No Means No

Database Filters

Type of intervention     

Workshop instructional sessions designed to provide girls with the skills to protect them from sexual violence and enable boys to challenge sexual violence. This includes provision of self-defence training and for girls and active bystander training for boys. The No Means No approach has been informed by empowerment self-defence research, including the evidence-based IMpower methodology. The program has been delivered in Kenya, Malawi, Uganda, Nigeria, Ethiopia, the U.S., and South Africa and is scaling up to additional geographies.

Target group/s, level/s of prevention and sub-group/s:   

Primary and secondary prevention to school-aged children.  

Target population     

Older children and young people aged 10-20 in school and youth club settings.  

Delivery organisation     

No Means No Worldwide is a global charity seeking to end sexual violence against women and girls. They provide rape prevention training for instructors to disseminate throughout communities.

Mode and context of delivery  

Classroom instruction and role play.  

Level/Nature of staff expertise required   

No Means No Instructors must complete a three to four week training. This is delivered in partnership between No Means No and local Implementing Partners.  

Intensity/extent of engagement with target group(s)    

Delivery typically consists of six sessions, each two hours in length. There is also programming adapted to Covid-safe protocols, which is shorter in length, between eight and ten hours total.   

Description of intervention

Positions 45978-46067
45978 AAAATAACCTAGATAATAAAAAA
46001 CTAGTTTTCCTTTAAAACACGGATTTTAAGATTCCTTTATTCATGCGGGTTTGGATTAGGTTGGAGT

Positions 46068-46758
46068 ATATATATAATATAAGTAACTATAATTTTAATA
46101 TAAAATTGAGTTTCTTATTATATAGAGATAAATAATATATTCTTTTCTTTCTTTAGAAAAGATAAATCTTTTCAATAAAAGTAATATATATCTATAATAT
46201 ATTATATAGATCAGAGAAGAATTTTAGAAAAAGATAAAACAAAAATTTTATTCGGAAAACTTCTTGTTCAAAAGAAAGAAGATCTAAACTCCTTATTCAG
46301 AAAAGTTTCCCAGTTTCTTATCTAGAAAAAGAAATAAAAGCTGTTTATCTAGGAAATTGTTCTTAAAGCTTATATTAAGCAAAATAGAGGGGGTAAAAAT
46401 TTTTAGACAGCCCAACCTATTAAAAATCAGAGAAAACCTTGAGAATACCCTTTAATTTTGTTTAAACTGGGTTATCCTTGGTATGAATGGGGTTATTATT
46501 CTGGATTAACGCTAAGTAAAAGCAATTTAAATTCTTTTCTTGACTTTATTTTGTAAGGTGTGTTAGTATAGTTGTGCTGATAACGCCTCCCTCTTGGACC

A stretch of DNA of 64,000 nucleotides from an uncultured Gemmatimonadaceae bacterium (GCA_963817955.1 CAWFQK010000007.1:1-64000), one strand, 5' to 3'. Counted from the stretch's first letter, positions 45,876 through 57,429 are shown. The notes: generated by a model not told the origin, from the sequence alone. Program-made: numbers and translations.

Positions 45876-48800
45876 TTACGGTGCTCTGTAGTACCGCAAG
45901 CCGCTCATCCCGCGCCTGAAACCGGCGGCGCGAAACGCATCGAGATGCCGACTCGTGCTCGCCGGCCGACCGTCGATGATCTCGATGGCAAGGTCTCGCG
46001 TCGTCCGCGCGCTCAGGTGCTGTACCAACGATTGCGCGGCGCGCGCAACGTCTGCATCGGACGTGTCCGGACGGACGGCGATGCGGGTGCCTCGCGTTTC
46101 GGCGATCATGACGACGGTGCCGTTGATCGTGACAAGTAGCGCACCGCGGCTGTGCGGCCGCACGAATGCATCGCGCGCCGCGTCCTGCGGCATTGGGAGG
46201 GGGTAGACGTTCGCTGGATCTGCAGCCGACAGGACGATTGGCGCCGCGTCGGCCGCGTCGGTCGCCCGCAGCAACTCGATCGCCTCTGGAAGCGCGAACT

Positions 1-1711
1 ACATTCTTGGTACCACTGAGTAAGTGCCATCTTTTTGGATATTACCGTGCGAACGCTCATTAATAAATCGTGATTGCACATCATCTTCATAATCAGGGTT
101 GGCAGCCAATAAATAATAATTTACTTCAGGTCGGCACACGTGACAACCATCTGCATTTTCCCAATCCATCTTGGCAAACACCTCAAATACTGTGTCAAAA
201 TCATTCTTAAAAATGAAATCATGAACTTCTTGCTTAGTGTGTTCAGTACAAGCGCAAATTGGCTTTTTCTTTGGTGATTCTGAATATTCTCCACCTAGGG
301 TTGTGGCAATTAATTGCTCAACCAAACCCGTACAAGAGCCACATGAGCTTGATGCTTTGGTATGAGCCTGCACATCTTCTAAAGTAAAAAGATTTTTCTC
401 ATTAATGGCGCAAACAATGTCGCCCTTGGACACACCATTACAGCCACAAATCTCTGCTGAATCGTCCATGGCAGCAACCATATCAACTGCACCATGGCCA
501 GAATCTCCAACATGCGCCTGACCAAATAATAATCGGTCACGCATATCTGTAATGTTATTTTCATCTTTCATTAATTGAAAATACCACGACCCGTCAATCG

The No Means No curriculum is divided by gender and includes role play opportunities to practice practical skills. Girls participate in sessions which empower them with a variety of skills to help protect them from sexual violence. The content explores definitions of sexual violence, seeks to improve self-esteem, improve self-efficacy in boundary creation and assertive communication; and verbal and physical self-defence skills and de-escalation techniques. Meanwhile, the curriculum for boys delivers skills in resilience, breaking down harmful gender stereotypes and rape culture, consent, respect for women and active bystander skills.


In one report of the program in Kenya, rape incidents decreased by 51% for participants. Fifty percent of girls reported stopping a rape in the following year and bystander interventions rose from 26% to 74%. Additionally, school drop-out due to pregnancy decreased by 46% (IZA World of Labour, 2017).

Baiocchi et al. (2017) report a 3.7% decrease in risk of sexual assault for girls who have participated in IMPower compared to controls. This was reviewed within a cluster-randomised, matched-pairs trial of interventions. During this, boys participated in an adapted version of IMPower called 50:50.

In a non-randomised, single-arm trial of program efficacy with 4th and 5th graders on a Native American reservation, the No Means No program increased knowledge of child sexual abuse and efficacy in resisting an attack or assault (Edwards et al., 2020).

Further published evaluations of the IMPower program can be found here:


Baiocchi, M., Omondi, B., Langat, N., Boothroyd, D. B., Sinclair, J., Pavia, L., Mulinge, M., Githua, O., Golden, N. H., & Sarnquist, C. (2017). A behaviour based intervention that prevents sexual assault: The results of a matched-pairs, cluster-randomized study in Nairobi, Kenya. Prevention Science, 18(7), 818-827. Retrieved from

Edwards, K. M., Siller, L., Charge, L. L., Bordeaux, S., Charge, D. L., Herrington, R. (2020). Efficacy of a sexual abuse prevention program with children on an Indian reservation. Journal of Child Sexual Abuse, 29(8). Retrieved from

IZA World of Labour. (2017). No mean no: How “consent classes” in Kenya reduced incidents of rape by 51%. Retrieved from

No Means No. (n.d.). IMPower System. Retrieved from

Contact details  



Address: 1765 Greensboro Station PI #900, McLean, VA 22102